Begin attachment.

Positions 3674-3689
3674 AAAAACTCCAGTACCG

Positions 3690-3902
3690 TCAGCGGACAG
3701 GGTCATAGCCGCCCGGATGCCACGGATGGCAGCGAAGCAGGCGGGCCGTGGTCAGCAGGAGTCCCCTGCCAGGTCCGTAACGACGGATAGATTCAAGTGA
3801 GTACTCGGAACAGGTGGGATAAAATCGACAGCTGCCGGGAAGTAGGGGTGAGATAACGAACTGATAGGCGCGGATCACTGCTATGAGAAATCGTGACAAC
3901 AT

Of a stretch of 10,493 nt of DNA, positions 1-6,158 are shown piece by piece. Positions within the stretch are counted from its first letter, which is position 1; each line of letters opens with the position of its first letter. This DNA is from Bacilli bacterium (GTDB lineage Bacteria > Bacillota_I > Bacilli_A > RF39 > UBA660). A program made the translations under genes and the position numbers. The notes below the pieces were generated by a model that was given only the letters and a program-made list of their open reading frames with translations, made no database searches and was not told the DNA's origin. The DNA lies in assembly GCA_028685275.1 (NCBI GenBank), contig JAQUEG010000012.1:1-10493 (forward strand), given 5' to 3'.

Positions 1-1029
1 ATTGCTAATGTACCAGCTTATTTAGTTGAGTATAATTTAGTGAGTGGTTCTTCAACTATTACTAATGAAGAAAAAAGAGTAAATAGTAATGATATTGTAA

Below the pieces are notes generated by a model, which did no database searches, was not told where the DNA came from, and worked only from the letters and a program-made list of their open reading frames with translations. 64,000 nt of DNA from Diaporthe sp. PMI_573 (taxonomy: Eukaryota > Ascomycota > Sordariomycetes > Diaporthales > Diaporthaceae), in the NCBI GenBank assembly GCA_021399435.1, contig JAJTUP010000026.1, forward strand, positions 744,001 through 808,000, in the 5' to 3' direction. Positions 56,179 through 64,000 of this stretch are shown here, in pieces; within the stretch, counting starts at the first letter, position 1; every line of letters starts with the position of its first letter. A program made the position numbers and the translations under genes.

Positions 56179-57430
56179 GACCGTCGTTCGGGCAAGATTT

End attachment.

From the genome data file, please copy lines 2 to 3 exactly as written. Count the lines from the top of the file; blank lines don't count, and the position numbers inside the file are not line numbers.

3674 AAAAACTCCAGTACCG

Positions 3690-3902